Photo Credit: Jewish Press

Throughout the millennia of our People’s existence, Shabbos has been a cornerstone of Yiddishkeit. So fundamental is it to our faith, that Shabbos observance has practically become the barometer by which we judge if one is considered religious or not. Yet, a complaint has been voiced a number of times too many that Shabbos is all about what we cannot do, and that Shabbos does not have sufficient positive ways in which we may serve the Creator. Such a conception is patently false. This column aims to describe the innumerable ways in which we can actively serve Hakadosh Baruch Hu on the Holy Day.

In previous weeks we discussed the spiritual growth one can actively achieve through Kabbalas Shabbos, Maariv, Shabbos clothing, and Shabbos candles.

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Now let’s move on to another thing we can do on Shabbos – sing Shalom Aleichem. Shalom Aleichem is a very old song which we sing at the very beginning of the Friday night seudah. From where did this custom originate? Presumably, the source for this tradition is found in the Gemara in Maseches Shabbos (119b). The Gemara over there explains that there are two angels that accompany us home from shul Friday night. One is a ‘good’ angel and one is ‘bad.’ If they arrive at our home and find “the lamp lit, the table set, and the bed made” then the good angel says “May it be Hashem’s will that it be so next Shabbos,” and the bad angel is compelled to answer ‘Amen.’ If, however, the home is not set up properly then the bad angel says “May it be Hashem’s will that it be so next Shabbos,” and the good angel is compelled to answer ‘Amen.

What is the meaning of this passage? What are other-worldly beings doing in our abode? Why are they analyzing our Shabbos? Let’s analyze this custom through the eyes of the great commentators, and see if we can gain a greater understanding of this matter.

There seems to be two distinct trains of thought, neither being any less true than the other. Let’s begin with the Maharsha on the aforementioned Gemara. The Maharsha explains that each mitzvah in the Torah has two angels appointed over it, one good and one bad. The good angel is the defense lawyer of the Heavenly Court. He brings forth the report of our mitzvos and testifies before Hashem about all the times we served Hashem properly in that regard. The bad angel is a prosecutor who incriminates us for all the times we failed in that particular mitzvah. So what is it that these Shabbos angels are seeking during their short stint to visit our Shabbos home? The answer is that they are looking to see if we cared enough to set up for Hashem’s holy day in advance. Once they see the lamp lit, the table set, and the bed made, they quickly bless us and fly off to report to the Holy One about how well His children are serving Him. It is a worthwhile activity to take a few minutes to welcome these guests into our home and exert effort to receive that blessed grade on our permanent report card.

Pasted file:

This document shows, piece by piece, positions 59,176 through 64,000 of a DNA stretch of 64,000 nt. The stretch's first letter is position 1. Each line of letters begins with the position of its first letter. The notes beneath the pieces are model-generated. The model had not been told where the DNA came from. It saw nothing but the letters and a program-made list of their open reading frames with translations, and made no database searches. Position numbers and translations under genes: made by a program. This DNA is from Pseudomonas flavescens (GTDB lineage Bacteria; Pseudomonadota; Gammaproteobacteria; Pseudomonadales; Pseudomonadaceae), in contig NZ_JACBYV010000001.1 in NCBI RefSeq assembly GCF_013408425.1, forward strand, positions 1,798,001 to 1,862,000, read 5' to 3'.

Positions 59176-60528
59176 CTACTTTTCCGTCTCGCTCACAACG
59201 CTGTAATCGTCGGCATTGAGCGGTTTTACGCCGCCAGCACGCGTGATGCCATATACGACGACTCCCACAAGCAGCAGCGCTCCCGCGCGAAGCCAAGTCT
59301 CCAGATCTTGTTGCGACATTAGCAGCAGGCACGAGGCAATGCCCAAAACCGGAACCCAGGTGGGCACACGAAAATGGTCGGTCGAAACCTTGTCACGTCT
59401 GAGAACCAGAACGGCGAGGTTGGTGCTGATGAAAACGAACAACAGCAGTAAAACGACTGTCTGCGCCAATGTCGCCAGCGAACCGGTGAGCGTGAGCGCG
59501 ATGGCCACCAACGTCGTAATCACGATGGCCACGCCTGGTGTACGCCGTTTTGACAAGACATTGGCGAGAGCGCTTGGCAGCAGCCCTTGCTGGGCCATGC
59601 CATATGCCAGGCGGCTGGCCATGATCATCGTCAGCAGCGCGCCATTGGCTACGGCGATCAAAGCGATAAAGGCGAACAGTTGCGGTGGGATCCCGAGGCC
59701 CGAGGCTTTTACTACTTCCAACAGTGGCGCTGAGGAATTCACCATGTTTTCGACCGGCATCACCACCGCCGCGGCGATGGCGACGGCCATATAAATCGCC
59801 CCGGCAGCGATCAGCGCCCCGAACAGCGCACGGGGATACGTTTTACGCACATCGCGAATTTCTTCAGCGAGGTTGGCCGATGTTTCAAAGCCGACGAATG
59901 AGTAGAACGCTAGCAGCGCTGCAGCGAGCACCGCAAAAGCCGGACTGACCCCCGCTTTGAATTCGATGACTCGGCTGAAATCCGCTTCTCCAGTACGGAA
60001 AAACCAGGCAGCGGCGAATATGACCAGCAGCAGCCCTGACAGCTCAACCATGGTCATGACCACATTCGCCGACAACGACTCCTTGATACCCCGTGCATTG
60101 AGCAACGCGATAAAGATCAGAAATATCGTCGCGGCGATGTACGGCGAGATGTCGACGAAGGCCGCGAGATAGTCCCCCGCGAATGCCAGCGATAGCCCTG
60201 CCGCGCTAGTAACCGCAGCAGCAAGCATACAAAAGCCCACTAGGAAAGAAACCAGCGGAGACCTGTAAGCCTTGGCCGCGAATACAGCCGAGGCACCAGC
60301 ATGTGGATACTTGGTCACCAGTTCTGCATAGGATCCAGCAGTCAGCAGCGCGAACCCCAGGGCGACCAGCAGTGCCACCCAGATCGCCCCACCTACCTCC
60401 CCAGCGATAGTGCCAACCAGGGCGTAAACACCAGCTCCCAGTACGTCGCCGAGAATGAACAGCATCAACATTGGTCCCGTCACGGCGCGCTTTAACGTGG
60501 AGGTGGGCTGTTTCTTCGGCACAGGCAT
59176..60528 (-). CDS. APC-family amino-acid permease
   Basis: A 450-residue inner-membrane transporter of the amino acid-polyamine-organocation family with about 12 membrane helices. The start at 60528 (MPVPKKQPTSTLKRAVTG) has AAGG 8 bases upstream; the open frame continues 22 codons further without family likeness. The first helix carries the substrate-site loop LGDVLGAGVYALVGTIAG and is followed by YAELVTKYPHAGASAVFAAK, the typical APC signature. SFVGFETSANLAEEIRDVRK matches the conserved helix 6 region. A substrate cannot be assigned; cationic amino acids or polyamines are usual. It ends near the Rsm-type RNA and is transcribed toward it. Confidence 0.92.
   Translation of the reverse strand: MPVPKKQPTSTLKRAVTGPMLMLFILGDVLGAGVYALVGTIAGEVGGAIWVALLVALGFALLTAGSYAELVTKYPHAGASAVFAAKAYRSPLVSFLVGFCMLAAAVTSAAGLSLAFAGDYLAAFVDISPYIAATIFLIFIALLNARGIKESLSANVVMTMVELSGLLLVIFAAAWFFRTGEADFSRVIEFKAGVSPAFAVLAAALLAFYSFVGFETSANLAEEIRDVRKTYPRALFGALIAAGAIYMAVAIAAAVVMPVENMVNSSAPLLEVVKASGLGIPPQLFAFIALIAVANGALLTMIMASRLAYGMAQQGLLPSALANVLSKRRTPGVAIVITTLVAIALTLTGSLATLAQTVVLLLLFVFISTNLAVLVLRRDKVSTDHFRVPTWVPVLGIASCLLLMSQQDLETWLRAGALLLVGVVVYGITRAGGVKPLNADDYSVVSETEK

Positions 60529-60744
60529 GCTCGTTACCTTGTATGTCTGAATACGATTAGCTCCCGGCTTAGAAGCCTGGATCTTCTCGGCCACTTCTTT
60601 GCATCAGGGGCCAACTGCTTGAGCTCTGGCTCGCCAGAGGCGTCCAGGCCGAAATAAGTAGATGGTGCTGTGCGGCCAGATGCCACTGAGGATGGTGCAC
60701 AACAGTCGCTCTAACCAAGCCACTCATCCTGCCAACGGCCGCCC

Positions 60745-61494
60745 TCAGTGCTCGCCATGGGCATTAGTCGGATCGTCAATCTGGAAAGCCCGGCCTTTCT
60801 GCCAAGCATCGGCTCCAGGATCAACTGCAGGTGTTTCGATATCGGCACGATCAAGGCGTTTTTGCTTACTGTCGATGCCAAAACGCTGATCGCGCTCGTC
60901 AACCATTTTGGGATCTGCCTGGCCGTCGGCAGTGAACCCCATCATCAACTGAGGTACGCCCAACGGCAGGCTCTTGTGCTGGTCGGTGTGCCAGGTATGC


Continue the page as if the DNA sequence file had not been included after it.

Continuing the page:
The Prishah quotes the Akeidas Yitzchak as explaining the aforementioned Gemara differently. The Akeidas Yitzchak describes how the good and bad angels are in reality the two forces within every Jew – the good inclination and the bad inclination (i.e., the yetzer hatov and the yetzer hora). These two powers function somewhat like muscles; when exercised, they grow stronger. Following this line of reasoning we can understand that when a person exerts himself to create a Shabbos Home, the spiritual side of him will exclaim “This is awesome! Let’s do it again next week!” In this situation, one’s physical side – weakened by its adversary – will be forced to begrudgingly answer ‘Amen.’ But if we are too self-serving to properly prepare for the holy day, thick physicality will gain ascendance and, wishing only to continue down its selfish path, force the lofty soul to accede.

So here is a eighth way to grow on Shabbos: sing Shalom Aleichem. Welcome the angels into your house, make a good impression, and cause your holy side to preponderate.

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Shaya Winiarz is a student of the Rabbinical Seminary of America (a.k.a. Yeshiva Chofetz Chaim). He is also a lecturer, columnist, and freelance writer. He can be reached for speaking engagements or freelance writing at shayawiniarz@gmail.com.